"Drake" Willey's Drake Seeker Supreme MH

    "Roxi" Alder Creeks Riparian Roxi

  9. #29
    Senior Member Steve Shaver's Avatar
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    Quote Originally Posted by ChessieMom View Post
    @ Steve:

    Remember this is the pups first lesson at this and as I said I exaggerated some things to get a response and hear different ideas on the method.

    Again I disagree. I am moving too fast on progression here but again exaggerated to make a point.

    Not only makes me think of other ways and methods but also makes me think of how counter productive I was within my own method in doing this to make a point. Point being treat training is not my cup of tea. I believe it has it's place on a limited basis and my be more beneficial in other venues but for what I do with my dogs I feel it is a distraction. Certainly I want the dog paying attention to me and understand what I want but I also want him to think and act on his own. Actually this little video is a very good example of how not to do things.

    I'm disappointed after reading your response to The Colonel. It comes across as if you didn't try to research treat/marker training at all, and were trying to do it wrong on purpose to prove your point that you think it doesn't work. You even said you exaggerated things in the video on purpose to prove your point. That type of action doesn't prove your point.

    Can you imagine what might have happened if you'd actually researched it, and really tried it? You may have been surprised.

    I understand what you are saying and apologize because it does sound that way but I assure you that is not the way it is meant. The exaggeration point was to show what I perceive as bad habits that arise from treat training. I realize if done right some of this can be avoided but still are undesirable traits TO ME. I just feel that treat training is unnecessary and just ads to a plate that is already waaay full.
    I have no problem with treat training. If you want to do it awesome just not my cup of tea, I prefer coffee.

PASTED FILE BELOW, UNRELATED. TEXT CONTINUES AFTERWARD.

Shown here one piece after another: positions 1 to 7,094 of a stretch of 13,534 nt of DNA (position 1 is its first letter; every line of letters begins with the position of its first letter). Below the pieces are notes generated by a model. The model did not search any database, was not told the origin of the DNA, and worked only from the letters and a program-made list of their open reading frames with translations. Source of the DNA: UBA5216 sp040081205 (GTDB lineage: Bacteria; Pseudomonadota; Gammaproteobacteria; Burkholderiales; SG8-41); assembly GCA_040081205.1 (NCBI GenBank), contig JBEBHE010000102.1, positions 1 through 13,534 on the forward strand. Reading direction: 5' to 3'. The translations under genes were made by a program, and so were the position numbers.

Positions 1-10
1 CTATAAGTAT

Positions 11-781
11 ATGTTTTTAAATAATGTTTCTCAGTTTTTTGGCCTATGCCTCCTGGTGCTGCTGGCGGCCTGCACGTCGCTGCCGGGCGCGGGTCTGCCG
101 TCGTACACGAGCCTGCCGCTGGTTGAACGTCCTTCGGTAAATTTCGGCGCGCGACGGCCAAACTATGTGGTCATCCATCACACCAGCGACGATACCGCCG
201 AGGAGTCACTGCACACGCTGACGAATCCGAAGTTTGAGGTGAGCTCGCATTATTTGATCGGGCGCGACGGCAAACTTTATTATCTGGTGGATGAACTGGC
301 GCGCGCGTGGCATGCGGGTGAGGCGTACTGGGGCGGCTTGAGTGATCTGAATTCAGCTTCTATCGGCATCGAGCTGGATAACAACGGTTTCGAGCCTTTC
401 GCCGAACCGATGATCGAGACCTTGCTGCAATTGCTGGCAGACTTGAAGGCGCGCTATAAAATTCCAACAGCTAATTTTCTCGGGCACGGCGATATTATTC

10. #30
    Senior Member Mary Lynn Metras's Avatar
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    Quote Originally Posted by Jennifer Henion View Post
    A great resource is here: http://www.video.clickertraining.com/library

    A great one to teach all the aspects of the formal, responsible retrieve is this one: http://www.video.clickertraining.com/CFVEX13MP02

    It is a great alternative to Force Fetching your dog. This video is very well produced and delivers information very efficiently and in the right order. It's by Michelle Pouillot (sp?) who has force fetched over 300 dogs in her career since the 1970s. She now uses marker training for it. My computer is about to die and I'm not near a plug, so will leave it there...

    one more thing - check out the other videos on the browse page. Lots of good ones, though you do have to pay for them. you can watch them instantly on your computer, however.
    Thanks Jennifer. Here is another link for more training. Lori Jolly E training. She has a number of E lessons if this is the approach you are interested in.!

    http://www.e-trainingfordogs.com/201...inning-basics/


    http://www.e-trainingfordogs.com/201...endable-fetch/
    HRCH Scaupgetters Tarnation QAA
    http://www.huntinglabpedigree.com/pedigree.asp?id=83047
    HR Blackie 2 CGN, WCI
    Metras's Hashtag Mickey
    http://www.huntinglabpedigree.com/pedigree.asp?id=83051



    "Knowing how important right timing is in accomplishing right actions"
    Uncle Ray